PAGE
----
Researchers at the UC San Diego School of Medicine were awarded $5.8 million Thursday to develop an immunotherapy that would target certain cancer stem cells.
The grant from the California Institute for Regenerative Medicine’s Independent Citizens Oversight Committee addresses cancers that defy standard treatment. According to UCSD Health, cancer stem cells present survival abilities that often render regular therapies ineffective or short-term.
The money will be used to test the concept of the therapy and generate safety data prior to human trials, according to Dr. Ezra Cohen, professor of medicine and associate director for translational science at UC San Diego Moores Cancer Center.
“Our overall goal by the end of this 30-month process is to have a full-fledged, pre-clinical plan in place, with input and support from the (U.S. Food and Drug Administration), so that we develop a new drug and test it in clinical trials,” Cohen said.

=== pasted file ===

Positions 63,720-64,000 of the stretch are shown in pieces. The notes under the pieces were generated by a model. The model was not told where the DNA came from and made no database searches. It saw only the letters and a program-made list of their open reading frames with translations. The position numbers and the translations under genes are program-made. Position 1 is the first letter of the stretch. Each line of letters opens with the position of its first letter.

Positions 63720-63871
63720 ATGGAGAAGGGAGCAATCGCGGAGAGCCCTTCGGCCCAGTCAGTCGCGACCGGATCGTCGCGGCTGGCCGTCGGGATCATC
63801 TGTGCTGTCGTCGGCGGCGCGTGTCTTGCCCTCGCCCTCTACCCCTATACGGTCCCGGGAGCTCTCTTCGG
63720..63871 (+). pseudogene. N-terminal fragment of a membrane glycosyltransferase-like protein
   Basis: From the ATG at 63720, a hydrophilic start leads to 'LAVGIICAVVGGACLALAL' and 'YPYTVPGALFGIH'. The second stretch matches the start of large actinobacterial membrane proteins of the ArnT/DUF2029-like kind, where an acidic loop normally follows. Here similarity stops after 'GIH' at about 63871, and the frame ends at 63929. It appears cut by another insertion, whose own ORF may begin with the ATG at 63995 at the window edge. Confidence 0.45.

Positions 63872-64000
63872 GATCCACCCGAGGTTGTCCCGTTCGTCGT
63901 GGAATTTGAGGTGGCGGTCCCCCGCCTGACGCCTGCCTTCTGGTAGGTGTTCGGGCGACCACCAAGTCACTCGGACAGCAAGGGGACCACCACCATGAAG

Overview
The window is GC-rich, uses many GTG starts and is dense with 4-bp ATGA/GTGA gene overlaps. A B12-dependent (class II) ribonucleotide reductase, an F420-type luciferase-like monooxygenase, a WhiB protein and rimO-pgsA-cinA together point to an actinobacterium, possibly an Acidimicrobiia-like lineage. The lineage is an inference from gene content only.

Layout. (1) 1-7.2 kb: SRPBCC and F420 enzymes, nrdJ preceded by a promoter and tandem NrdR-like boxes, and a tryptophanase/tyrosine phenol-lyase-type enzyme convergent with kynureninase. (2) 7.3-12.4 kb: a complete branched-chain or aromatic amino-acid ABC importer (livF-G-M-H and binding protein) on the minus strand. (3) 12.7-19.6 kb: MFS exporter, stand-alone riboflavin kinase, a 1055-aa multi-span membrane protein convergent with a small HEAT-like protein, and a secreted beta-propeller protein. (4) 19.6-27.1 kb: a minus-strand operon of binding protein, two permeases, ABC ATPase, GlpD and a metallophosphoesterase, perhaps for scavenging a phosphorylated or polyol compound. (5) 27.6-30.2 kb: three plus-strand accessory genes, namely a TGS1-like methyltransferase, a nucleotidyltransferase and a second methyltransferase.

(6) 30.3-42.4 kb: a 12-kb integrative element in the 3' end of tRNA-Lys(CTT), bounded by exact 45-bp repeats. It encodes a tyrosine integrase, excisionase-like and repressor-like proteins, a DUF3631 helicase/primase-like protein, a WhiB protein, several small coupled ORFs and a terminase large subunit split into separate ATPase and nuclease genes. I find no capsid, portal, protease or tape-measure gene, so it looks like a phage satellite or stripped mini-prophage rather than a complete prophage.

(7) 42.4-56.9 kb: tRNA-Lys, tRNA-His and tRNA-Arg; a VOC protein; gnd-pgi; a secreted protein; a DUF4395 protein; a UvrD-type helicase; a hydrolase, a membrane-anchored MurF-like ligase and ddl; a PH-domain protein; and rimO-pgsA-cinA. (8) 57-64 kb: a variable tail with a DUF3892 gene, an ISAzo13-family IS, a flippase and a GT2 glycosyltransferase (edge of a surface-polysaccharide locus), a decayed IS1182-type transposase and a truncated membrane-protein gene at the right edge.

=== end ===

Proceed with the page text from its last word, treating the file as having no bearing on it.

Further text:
The idea is to extract immune system T cells from a patient, add a gene that would activate the cell when confronted with a receptor called ROR1, grow large numbers of the altered T cells and infuse them back into the patient.
The T cells would then seek out and attack cancer stem cells expressing ROR1. The receptor is expressed in both solid and blood cancers but not in normal tissues.
Previous culture dish studies have shown that the T cells are effective against ROR1 in head and neck squamous cell carcinoma, triple-negative breast cancer, pancreatic cancer, ovarian cancer and chronic lymphocytic leukemia. All five cancers are among the most deadly, difficult to treat or most likely to recur.
Philanthropists Ralph and Fernanda Whitworth and their Solana Beach-based Immunotherapy Foundation provided initial funding for Cohen’s pilot research related to the CIRM grant.
Ralph Whitworth was a San Diego activist investor who died in 2016 of complications from cancer.
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